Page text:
The research, which also was given a large write-up in The New York Times last year, is a tantalizing topic, given that “superbugs” are on the rise. Coverage of these bugs may make people receptive to the idea of a “super cure.” But as exciting as it is, the research is still in pre-clinical stages, with mice serving as the study subjects. This story didn’t emphasize that point enough.
As we’ve stressed many times, preliminary rodent research rarely (if ever) rises to the occasion of big health news. We generally recommend putting these studies away and waiting until more conclusive human research comes along. But, if there’s no way around it, we recommend following this model for how to do it more accurately.
The story didn’t discuss costs. But if’s not too early to state that the plant extracts “could help fight deadly superbug,” then it’s not too early to discuss costs of said extracts.
Less savvy readers may think that treatment with this plant involves crushing up some berries and putting them on your skin rash, a very inexpensive process. However, more thorough reporting would have said something about the need for complex and expensive clinical trials, which would drive up the price of any final drug.
The story discussed benefits only in general terms. Given that the research was on mice, there’s no way to determine whether the intervention would have any benefit at all to people, let alone to determine the scope of the likely benefit. The story should have emphasized this more.
The story explains that “the plant extracts didn’t harm the skin tissues or the normal, healthy bacteria found on skin.” It also wisely cautioned “the average person shouldn’t try to use the weed to make their own medicine.”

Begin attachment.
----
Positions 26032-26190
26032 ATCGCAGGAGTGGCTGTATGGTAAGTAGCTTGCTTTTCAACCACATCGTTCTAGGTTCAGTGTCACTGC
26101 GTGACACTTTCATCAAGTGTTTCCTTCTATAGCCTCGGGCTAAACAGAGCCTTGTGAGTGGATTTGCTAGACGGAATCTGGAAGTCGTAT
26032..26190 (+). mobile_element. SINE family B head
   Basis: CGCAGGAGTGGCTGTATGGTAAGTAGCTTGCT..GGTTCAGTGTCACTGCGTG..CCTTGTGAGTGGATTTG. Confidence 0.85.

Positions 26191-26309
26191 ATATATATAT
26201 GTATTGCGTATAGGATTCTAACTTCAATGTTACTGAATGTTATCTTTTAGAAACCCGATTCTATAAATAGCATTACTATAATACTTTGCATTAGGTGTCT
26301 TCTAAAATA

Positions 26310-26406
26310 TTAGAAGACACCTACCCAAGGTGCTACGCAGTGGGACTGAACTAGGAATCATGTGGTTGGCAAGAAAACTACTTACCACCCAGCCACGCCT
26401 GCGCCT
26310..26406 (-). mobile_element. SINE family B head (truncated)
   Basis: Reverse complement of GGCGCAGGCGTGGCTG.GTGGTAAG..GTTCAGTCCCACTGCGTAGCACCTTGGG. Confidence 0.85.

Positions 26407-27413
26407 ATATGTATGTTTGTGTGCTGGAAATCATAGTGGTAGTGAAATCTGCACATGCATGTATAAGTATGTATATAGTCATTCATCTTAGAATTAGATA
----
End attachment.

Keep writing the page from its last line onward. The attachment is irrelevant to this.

We’ll award a satisfactory grade but note that the disclaimer could have been stronger, saying that the injections were prepared under laboratory conditions and could not be prepared by just crushing the berries. We also don’t know how the extract might affect humans.
The story explained that this study was done in mice. But it should have gone a step further and explicitly stated that mouse research is pre-clinical, and preliminary, and that we’re far from knowing if this will ever become a drug. There may be many very important differences between mice and humans that would affect or prevent the use of this drug in humans.
The story discusses prevalence of superbugs, which are indeed a growing public health problem. “MRSA has become a serious threat to human health; in 2011, it was responsible for more than 80,000 invasive infections and more than 11,000 deaths in the United States, according to federal statistics.”
While that’s accurate, it may overstate the danger to some extent. Many of the people who died were terminally ill and would have died regardless of the type of infection.
The story had no independent sources, and it didn’t disclose that the researcher interviewed in the story has a provisional patent on the application of these extracts.
The alternatives are antibiotics and other infection-fighting drugs, and the story discusses how those have become less effective in recent years.
The story makes it clear that the product isn’t available yet:
“Her lab at Emory is doing additional research to confirm the safest and most effective way of using the plant extract. Researchers would still need to conduct pre-clinical trials to test its medicinal benefits.”
As we noted above, the story also could have mentioned the need for expensive follow-up studies involving many patients, should those pre-clinical studies produce positive results.
The story did not establish the novelty of this finding. (This topic was given a lengthy look in the New York Times Magazine last year, indicating this isn’t a particularly new result.)
There appear to be a few original quotes in the Post story, not found in the news release. But story doesn’t provide much beyond the information that’s in the news release, and in fact has verbatim quotes from the lead researcher–which aren’t attributed as coming from the news release. Example:
This passage from the news release:
“But instead of always setting a bomb off to kill an infection, there are situations where using an anti-virulence method may be just as effective, while also helping to restore balance to the health of a patient.”
also appears in the Post story:
“But instead of always setting a bomb off to kill an infection, there are situations where using an anti-virulence method may be just as effective, while also helping to restore balance to the health of the patient,” said Quave.